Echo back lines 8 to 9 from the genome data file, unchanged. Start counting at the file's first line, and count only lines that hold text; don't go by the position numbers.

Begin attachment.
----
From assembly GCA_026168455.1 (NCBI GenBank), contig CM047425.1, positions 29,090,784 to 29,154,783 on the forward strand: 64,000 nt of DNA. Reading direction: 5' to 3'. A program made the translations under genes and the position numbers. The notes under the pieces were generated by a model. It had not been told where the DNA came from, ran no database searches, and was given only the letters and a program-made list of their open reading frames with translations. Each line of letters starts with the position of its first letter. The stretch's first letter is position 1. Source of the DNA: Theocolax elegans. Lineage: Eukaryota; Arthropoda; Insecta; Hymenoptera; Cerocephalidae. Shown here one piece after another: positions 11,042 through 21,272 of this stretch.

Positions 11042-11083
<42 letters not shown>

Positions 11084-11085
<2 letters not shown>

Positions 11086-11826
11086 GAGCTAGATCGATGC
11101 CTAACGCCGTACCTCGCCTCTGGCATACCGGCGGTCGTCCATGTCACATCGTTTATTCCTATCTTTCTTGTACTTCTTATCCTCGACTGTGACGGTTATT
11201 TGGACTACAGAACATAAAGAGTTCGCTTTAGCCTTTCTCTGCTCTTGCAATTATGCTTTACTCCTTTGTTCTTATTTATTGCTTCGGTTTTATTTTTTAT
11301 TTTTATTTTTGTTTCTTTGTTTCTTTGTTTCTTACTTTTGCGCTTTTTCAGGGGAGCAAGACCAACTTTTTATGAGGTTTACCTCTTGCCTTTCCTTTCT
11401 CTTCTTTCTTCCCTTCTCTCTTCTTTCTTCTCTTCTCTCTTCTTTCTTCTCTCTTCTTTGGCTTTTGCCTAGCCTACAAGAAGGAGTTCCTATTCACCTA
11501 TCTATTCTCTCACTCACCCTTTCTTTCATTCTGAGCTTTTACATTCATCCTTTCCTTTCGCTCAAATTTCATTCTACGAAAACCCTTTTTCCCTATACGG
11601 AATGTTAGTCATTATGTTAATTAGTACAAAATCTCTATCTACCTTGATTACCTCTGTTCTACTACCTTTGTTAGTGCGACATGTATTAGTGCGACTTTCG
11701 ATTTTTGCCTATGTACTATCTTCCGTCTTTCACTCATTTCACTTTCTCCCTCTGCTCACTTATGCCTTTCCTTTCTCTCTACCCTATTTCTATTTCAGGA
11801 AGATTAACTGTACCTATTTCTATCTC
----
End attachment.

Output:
11101 CTAACGCCGTACCTCGCCTCTGGCATACCGGCGGTCGTCCATGTCACATCGTTTATTCCTATCTTTCTTGTACTTCTTATCCTCGACTGTGACGGTTATT
11201 TGGACTACAGAACATAAAGAGTTCGCTTTAGCCTTTCTCTGCTCTTGCAATTATGCTTTACTCCTTTGTTCTTATTTATTGCTTCGGTTTTATTTTTTAT